Thursday Night Movie Club
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Release Date: April 25, 2003

Director: James Mangold
John Cusack
Ray Liotta
Amanda Peet
John Hawkes
Alfred Molina
Clea DuVall
John C. McGinley
William Lee Scott
Jake Busey
Pruitt Taylor Vince
Rebecca De Mornay
Carmen Argenziano
Marshall Bell
Leila Kenzle
Matt Letscher
Dr. Malick
George York
Robert Maine
Malcolm Rivers
Caroline Suzanne
Defense Lawyer
District Attorney
Alice York
Assistant District Attorney
Identity movie poster
John Cusack and Ray Liotta in IdentityRemember Alfred Hitchcock's "Psycho"? Identity borrows from that and many other works of fiction. Agatha Christie comes to mind as is mentioned in the film for those who don't know about the classic Christie novel, "And Then There Were None", that is the basis for numerous films.

In an absolutely brilliant opening sequence, completely random events converge and intertwine upon several travelers on the "road of life". They find themselves coming together at a run-down motel in the middle of God-forsaken nowhere on a "dark and stormy night where the rain is coming down in sheets of lead". Tragedy, happenstance, circumstance and a little bit of devine intervention bring 10 strangers together.

Two of the strangers happen to be a policeman. Ed (John Cusack) is an burned-out ex-cop now working as a security guard for a famous actress, Caroline Suzanne. Rhodes (Ray Liotta) is transferring his prisoner (Jake Bussey). When the drugged prisoner escapes and murder follows, the game is afoot!

The game is the above mentioned Christie classic "And Then There Were None ", with a twist. In the novel, strangers are murdered on a remote island. In identity, the victims all end up with numbered room keys. Interestingly, the room keys are not discovered until after one of the travelers randomly states that this is just like the novel. Coindidence... I think not! Nothing in this movie is coincidence.

Juxtaposed with the motel mayhem is a lawyer and psychiatrist attempting a death-row pardon of a serial killer with last-minute evidence for an insanity plea.

Amanda Peete as Paris in Identity"What does all of this mean?", you ask yourself. If the above isn't confusing, it gets worse. When the prisoner attempts to flee to freedom, he "mysteriously" ends up back at the motel where he is promptly captured. When the murders continue, it is absolutely clear that no one knows who the killer is. When the numbered keys seemingly go out of order and another victim falls prey to an "accident", the supernatural enters the picture. Nothing makes any sense. As the number of survivors grows smaller, it becomes slim pickens to identify the killer.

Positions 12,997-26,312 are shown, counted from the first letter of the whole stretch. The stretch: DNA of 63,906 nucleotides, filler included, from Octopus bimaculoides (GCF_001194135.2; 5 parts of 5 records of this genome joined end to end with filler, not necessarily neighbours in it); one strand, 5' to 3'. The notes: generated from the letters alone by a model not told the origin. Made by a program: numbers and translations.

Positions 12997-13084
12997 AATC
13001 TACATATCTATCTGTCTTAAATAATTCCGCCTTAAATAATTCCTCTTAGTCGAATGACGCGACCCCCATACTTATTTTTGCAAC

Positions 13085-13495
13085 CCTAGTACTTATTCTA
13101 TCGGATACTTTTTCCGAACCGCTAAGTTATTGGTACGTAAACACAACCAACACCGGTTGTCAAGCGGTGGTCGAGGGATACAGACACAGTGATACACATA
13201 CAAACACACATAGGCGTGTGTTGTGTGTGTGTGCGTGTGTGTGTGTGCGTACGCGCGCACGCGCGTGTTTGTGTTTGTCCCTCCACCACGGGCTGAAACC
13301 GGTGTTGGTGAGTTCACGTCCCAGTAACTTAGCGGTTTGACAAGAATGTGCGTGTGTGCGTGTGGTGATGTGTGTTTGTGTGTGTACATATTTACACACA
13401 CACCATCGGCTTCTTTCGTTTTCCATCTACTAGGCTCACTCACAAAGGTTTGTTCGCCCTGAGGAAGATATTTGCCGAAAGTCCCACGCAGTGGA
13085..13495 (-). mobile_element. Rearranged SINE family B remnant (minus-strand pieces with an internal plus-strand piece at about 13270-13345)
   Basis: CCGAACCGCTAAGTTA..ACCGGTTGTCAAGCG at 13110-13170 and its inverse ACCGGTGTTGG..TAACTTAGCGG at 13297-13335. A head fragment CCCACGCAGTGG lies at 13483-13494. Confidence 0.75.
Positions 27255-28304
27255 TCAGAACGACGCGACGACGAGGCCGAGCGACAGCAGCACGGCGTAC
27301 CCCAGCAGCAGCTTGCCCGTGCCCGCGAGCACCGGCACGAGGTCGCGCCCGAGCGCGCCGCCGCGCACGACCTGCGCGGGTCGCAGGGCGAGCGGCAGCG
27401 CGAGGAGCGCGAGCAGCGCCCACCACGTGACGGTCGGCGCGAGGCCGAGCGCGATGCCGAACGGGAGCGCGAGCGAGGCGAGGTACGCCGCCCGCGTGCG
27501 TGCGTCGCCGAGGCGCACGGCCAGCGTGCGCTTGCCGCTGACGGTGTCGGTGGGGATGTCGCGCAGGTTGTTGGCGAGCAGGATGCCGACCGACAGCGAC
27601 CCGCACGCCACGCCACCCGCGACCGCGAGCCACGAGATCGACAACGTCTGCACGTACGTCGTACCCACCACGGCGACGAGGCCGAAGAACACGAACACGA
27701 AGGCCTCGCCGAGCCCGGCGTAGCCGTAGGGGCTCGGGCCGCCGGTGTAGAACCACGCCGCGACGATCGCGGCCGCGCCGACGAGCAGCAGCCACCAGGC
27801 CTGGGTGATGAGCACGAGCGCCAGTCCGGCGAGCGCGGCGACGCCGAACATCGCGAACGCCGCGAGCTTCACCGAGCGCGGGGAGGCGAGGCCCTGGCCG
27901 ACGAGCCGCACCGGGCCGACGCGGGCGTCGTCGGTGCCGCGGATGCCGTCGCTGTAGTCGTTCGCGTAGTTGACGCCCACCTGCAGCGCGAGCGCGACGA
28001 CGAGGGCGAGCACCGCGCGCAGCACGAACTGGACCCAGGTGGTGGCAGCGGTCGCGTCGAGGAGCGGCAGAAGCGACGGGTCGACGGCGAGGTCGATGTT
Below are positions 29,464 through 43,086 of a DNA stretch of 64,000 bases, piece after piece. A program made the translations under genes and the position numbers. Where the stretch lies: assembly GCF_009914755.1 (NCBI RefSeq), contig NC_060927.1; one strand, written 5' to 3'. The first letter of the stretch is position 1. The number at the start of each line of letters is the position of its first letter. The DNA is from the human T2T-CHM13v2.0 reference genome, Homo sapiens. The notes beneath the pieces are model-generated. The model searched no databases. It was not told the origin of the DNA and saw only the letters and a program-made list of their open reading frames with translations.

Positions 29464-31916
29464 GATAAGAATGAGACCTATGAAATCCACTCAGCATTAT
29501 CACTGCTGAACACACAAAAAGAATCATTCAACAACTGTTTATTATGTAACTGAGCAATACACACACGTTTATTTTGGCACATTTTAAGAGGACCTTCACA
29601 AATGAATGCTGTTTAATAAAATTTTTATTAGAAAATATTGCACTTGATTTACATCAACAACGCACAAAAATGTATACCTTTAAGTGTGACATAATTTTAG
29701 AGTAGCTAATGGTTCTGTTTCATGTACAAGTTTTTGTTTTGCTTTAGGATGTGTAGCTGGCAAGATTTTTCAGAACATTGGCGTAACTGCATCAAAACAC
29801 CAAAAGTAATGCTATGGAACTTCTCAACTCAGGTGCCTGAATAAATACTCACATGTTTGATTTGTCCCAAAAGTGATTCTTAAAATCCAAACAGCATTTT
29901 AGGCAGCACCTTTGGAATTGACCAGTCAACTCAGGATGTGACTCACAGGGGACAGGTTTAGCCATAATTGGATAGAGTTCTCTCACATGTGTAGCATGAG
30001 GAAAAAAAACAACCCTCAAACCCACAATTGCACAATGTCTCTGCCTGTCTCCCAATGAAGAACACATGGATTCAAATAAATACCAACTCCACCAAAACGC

This should make it easier. Except, just like Agatha Christie, there is a huge red herring in this movie. Hint: It has to do with the number 10 and someone that may not really have been killed. That's enough... almost!

Remember being duped by "The Sixth Sense". Here, the identity of the killer is also revealed in the opening mayhem. It is a subtle piece of film making that the brain immediately recognizes as odd and then puts it "on the back burner" for later reference. Mistake...

Do not read this paragraph is you don't want me to spoil the ending... I'll be subtle so you're on your own. Hint: Count the number of people actually hiding out at the motel? As I hinted at earlier, this discrepancy leads to the true identity of the killer, but that isn't revealed until the climax.

Identity takes the road less traveled crossing more switch tracks than ins a train yard. It goes up and down more blind alleys than a starved rat. Nothing is as it seemingly appears, even the scenes with the lawyer and the psychiatrist.

John Cusack as Ed in IdentityDirector Mangold and writer Michael Cooney have conspired to cook up a smorgasbord of fishing etiquette. Red herrings don't quite cut it. This is more like red whales. The story becomes more and more implausiable. As it does so, it becomes more rooted in the sidebar story of the death-row pardon.

Trust me! As with the classic "The Big Sleep", everything in Identity eventually makes perfect sense. The killer's identity is revealed in an amazing plot twist. The 10th plot twist to be exact. Actually, I just made up that last part myself, but it makes me wonder... I just might have to see this on DVD and see if I am right.

If you've been paying attention, I have been using the word or a variation of "identity" quite a bit in this review. The movie is appropriately named, even more so than "The Sixth Sense". This movie is about revealing a hidden "identity". The question: Can you identify the identity of the killer? When Ed repeatedly tells Paris (Amanda Peet) "trust me." Do you believe him or does your skin crawl or...

Identity has a little bit of everything: murder mystery, who done it, supernatural elements, mad slasher, changing allegiences, etc. Great script writing!

2003 is fixing to be the summer of the "nothing is as it seems", see the previously released "Basic" and "Confidence". I wonder if it is just a coincidence that all 3 of these movies have one-word titles.